Each of the software components of the AVO prototype is developed and maintained by a different team in a different country. All modules work stand-alone, but can be integrated. The AVO prototype consists of a browser backed by image and catalogue servers, a web service for the identification of sources in FITS images and a utility for analyzing the spectral energy distribution.
The AVO is a research and demonstration programme jointly funded by the European Commission and six European organizations. The partner organizations are the European Southern Observatory (ESO), the European Space Agency (ESA), AstroGrid (funded by PPARC as part of the UK's E-Science programme), the CNRS-supported Centre de Données Astronomiques de Strasbourg (CDS), the University Louis Pasteur, the CNRS-supported TERAPIX astronomical data centre and the Jodrell Bank Observatory. The AVO project is working in conjunction with other international VO efforts as part of the International Virtual Observatory Alliance (IVOA).
The AVO prototype is a set of tools that initially consisted of three components (fig. 1, fig. 2):
Recently VO-India contributed the VOTable plotter VOPlot and further work continues, for instance, into a cross matching facility.
The various modules exchange information in UCD tagged VOTable format (fig. 3). Although often compared to the FITS format its scope is much wider and the format far more versatile. Uniform Content Descriptors (UCDs) are meta data to describe astronomical parameters. UCDs are arranged in a hierarchical tree. UCDs and extensions thereof will soon form the basis of a meta data standard for expressing meaning in astronomical terms in a system independent way.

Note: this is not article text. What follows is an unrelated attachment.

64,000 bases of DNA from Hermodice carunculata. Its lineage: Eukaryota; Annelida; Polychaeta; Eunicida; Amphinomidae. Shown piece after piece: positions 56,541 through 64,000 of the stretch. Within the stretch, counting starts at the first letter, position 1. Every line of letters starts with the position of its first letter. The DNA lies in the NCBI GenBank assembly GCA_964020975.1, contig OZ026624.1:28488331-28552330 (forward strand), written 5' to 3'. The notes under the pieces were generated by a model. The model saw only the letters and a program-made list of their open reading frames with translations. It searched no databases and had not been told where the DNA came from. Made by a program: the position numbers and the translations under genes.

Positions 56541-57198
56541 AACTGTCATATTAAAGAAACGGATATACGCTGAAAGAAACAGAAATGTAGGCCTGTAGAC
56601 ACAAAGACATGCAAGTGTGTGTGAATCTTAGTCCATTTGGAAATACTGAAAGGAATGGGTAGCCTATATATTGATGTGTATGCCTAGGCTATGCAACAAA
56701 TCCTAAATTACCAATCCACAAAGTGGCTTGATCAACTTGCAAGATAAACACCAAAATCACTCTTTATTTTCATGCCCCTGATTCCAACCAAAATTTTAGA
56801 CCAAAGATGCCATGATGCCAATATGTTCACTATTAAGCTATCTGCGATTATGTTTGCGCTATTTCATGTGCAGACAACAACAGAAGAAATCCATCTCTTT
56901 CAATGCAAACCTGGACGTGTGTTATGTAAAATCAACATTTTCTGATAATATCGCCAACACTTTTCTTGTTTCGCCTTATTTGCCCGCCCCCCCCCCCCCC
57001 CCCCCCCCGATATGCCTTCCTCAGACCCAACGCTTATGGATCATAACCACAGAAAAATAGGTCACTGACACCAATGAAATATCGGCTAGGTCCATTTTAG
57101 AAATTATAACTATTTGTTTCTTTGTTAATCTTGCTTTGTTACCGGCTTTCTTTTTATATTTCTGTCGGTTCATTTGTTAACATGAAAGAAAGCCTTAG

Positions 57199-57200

At various occasions scientists demonstrated the unique capabilities of the toolset using a number of scientific scenarios such as the identification of super nova candidates, the investigation of the high redshift environment in the GOODS fields and the multi-waveband analysis of radio observations in the HDF-N and HFF.
Several colour catalogues provided by the ESO Imaging Survey (EIS), source catalogues from Chandra, ISO, VLA etc. in conjunction with images listed in tab. 1 helped in detecting peculiar objects.
The next round of demos will focus on adding support for spectroscopic data and opening the system to arbitrary data providers. This entails the specification and adaptation of the simple spectrum access (SSA) protocol. A geometric cross matching capability will be added. Various new scientific scenarios are driving the current development which will result in a new release in January 2004.